“I’m not the biggest guy in the world, and people kind of underestimate you,” Watson said. “I have my speed, the strength, too, and it’s a different story when you come up against me. I’m blessed and fortunate for my athletic ability, and I’m just glad that the coaches recognize that. … If they feel like they have confidence in me, I’m going to show them, you didn’t make a mistake.”
Morris’s declaration of Watson as a starter is also another win for Mark Dominik who plucked Watson out of the seventh round. Out of the 23 draft picks the Bucs have made since Dominik took over, they have only cut two and, at most, will lose another two when final cuts are made next week (Allen Bradford and Daniel Hardy may find it tough to stick around with the depth they have at those positions). And the guys in lower rounds aren’t just special teams players. Erik Lorig and E.J. Biggers and Cody Grimm and Watson are getting big playing time. You don’t have to spend tons of cash in free agency when you draft well.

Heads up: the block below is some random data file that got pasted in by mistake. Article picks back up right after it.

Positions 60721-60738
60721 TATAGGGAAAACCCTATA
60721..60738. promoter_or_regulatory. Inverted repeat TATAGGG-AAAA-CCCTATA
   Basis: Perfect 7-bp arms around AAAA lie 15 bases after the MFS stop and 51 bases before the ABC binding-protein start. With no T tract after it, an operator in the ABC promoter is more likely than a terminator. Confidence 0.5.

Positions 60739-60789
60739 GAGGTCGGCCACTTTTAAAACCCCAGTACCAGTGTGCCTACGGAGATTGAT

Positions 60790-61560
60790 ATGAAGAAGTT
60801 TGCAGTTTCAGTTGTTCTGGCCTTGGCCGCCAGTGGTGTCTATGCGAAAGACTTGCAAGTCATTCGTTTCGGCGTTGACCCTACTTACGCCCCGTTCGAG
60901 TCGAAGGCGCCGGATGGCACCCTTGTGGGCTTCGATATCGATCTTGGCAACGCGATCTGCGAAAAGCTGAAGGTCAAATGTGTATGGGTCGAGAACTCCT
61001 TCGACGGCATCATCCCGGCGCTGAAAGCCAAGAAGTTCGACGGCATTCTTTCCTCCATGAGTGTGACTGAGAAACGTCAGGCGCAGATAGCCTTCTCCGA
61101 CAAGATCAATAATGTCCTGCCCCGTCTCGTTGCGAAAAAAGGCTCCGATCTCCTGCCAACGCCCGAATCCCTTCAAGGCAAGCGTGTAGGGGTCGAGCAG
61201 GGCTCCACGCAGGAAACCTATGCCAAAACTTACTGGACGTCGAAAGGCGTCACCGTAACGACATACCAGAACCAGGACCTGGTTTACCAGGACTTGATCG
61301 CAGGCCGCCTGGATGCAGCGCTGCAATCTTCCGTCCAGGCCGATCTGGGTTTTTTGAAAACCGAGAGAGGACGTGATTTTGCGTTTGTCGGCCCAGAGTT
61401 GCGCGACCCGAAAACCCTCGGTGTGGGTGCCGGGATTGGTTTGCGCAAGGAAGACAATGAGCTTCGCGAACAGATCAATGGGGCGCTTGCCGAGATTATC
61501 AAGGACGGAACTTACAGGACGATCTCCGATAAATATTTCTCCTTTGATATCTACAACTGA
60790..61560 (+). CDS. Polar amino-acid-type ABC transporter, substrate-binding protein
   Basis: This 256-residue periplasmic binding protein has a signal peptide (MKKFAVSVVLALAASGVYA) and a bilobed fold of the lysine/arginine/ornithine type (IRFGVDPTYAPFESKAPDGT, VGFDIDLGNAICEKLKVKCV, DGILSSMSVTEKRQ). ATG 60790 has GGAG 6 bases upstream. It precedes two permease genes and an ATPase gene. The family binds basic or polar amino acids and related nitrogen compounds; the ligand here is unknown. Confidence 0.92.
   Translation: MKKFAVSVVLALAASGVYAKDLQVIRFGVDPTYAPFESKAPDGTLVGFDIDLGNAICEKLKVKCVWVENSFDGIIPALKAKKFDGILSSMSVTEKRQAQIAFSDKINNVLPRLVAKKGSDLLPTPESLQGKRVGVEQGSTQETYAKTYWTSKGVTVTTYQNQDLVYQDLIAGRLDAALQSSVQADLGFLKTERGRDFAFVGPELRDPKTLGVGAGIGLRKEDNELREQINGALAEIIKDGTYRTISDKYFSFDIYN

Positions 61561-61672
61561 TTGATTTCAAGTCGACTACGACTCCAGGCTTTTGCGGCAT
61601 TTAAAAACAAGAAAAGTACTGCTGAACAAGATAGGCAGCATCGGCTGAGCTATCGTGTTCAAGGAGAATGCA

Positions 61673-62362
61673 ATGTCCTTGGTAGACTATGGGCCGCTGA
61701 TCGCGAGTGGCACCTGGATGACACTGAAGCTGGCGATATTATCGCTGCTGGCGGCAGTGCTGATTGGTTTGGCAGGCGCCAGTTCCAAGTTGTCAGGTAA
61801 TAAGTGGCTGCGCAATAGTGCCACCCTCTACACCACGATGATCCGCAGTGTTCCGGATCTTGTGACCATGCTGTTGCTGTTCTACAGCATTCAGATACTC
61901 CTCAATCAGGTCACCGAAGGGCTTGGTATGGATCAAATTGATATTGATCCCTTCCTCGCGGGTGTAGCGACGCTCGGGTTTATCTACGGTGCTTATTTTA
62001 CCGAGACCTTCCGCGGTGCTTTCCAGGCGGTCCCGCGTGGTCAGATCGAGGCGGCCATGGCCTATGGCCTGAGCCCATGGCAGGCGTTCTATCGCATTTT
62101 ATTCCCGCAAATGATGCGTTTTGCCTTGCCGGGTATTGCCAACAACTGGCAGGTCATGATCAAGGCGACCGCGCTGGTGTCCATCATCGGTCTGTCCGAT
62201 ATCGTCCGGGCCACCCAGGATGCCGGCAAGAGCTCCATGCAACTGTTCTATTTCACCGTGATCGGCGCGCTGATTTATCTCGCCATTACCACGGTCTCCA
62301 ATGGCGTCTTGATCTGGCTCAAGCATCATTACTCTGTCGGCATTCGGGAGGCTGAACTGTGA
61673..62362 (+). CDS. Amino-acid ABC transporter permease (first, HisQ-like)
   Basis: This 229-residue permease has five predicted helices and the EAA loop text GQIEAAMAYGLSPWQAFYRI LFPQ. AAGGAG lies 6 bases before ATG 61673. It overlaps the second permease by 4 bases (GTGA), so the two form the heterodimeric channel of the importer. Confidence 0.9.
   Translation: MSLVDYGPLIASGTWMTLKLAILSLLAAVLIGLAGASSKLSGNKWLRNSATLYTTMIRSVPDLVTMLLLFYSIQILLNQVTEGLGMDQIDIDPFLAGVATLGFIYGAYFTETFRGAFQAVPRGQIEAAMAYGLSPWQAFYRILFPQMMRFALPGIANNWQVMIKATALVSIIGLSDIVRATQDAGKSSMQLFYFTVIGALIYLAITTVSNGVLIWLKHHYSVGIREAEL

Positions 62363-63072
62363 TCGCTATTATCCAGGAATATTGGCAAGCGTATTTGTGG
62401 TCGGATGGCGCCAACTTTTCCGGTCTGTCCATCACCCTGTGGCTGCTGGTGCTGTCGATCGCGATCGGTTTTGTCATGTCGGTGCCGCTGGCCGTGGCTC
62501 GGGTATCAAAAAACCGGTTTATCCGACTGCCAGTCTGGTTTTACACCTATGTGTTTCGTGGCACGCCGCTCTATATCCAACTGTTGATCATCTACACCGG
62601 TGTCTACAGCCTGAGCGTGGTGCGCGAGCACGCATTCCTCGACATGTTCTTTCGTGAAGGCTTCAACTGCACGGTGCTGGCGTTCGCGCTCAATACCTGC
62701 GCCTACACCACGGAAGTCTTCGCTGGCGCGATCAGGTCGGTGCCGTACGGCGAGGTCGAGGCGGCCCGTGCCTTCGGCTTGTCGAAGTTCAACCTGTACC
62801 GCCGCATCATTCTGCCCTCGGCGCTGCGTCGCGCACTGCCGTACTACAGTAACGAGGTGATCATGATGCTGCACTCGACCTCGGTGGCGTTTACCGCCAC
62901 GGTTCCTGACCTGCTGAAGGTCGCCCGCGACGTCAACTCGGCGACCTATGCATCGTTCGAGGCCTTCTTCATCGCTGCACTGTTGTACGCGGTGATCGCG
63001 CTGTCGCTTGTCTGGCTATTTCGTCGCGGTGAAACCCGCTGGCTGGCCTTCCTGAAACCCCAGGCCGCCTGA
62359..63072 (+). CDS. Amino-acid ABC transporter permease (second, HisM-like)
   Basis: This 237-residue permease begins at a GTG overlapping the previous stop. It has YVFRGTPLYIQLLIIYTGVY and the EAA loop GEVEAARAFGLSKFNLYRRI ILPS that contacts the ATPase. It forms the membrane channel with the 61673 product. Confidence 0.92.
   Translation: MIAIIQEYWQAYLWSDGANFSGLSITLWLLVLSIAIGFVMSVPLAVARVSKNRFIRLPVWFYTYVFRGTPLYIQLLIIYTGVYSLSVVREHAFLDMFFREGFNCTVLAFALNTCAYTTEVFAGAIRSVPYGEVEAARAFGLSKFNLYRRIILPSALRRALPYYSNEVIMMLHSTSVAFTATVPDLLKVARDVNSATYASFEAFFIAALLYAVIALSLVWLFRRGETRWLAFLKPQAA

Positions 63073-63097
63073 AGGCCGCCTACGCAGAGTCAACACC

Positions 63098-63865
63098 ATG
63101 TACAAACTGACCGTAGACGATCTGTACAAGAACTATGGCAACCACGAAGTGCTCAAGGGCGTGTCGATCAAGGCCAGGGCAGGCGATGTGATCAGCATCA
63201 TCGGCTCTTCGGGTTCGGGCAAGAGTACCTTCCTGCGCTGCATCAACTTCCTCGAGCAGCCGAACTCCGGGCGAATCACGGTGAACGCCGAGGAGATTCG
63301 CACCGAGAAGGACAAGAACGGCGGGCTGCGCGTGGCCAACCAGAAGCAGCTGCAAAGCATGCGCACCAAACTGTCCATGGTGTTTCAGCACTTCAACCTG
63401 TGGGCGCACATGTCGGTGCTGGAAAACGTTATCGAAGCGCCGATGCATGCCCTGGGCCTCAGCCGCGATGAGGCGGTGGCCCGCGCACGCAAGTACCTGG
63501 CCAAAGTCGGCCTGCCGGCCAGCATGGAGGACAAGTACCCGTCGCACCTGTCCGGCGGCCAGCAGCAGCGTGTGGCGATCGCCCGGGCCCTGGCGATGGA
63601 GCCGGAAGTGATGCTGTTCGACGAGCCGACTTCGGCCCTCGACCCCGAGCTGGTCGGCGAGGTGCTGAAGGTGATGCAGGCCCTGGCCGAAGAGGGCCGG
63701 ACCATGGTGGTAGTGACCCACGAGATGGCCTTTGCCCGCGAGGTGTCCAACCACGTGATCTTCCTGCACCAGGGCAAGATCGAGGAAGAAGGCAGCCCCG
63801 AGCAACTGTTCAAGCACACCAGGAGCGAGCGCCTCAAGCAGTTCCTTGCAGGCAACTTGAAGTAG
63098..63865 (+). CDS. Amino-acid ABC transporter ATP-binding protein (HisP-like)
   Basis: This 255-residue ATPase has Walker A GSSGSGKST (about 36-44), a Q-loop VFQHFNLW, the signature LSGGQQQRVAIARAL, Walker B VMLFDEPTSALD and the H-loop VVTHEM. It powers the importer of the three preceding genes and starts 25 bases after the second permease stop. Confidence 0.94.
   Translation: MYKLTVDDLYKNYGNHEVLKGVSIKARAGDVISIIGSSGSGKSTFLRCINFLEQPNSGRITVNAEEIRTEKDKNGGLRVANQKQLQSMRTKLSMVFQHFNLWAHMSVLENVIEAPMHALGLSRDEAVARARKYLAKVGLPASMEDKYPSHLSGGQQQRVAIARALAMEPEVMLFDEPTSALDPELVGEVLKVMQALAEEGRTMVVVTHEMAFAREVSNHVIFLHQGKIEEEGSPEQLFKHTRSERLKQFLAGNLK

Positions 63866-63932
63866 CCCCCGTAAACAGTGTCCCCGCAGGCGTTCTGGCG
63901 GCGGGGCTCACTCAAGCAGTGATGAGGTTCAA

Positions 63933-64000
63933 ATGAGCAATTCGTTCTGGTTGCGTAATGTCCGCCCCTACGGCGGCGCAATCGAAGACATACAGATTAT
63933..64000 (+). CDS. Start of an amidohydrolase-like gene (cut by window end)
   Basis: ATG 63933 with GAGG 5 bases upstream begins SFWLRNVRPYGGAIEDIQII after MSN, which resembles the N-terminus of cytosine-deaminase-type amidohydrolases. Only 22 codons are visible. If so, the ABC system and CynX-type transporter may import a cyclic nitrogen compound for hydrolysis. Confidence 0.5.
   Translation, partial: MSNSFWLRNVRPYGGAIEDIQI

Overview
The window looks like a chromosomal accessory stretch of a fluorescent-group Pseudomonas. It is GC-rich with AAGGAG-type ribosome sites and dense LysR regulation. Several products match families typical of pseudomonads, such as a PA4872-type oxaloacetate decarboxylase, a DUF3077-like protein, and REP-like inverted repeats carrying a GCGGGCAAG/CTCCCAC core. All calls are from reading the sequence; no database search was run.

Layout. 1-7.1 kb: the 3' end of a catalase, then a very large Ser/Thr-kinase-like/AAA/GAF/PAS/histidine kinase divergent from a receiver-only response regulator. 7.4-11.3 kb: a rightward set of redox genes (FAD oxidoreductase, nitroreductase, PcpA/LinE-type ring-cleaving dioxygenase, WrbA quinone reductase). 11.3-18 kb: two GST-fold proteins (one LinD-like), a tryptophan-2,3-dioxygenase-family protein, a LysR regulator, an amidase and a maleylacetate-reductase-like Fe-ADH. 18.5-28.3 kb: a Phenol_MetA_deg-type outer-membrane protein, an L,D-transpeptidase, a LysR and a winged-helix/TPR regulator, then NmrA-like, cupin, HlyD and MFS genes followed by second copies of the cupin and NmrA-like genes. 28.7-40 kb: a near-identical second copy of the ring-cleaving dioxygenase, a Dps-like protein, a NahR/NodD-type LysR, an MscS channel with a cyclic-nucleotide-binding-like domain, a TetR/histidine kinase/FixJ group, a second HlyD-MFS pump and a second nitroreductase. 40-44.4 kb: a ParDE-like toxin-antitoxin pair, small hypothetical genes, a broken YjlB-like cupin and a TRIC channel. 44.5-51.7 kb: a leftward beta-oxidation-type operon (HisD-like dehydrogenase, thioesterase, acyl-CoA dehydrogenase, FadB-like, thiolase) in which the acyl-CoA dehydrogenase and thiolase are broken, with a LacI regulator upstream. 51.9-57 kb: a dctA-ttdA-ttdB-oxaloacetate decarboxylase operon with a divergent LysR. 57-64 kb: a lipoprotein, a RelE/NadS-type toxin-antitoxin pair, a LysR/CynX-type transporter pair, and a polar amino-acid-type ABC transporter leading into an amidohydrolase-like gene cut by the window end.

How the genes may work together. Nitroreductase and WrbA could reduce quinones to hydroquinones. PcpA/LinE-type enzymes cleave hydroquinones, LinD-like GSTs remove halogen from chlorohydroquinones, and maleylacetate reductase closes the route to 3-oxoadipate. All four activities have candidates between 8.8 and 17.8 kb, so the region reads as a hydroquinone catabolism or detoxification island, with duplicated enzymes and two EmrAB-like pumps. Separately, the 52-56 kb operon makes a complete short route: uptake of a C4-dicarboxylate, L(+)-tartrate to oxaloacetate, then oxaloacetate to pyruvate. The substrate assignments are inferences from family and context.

June 29, 2011 at 10:27am by Scott • 9 Comments »
[Some of this duplicates some information posted below that I didn’t realize was posted until just now. But read it again because it’s actual Buccaneer football news and you were just going to play with yourself all day anyway.]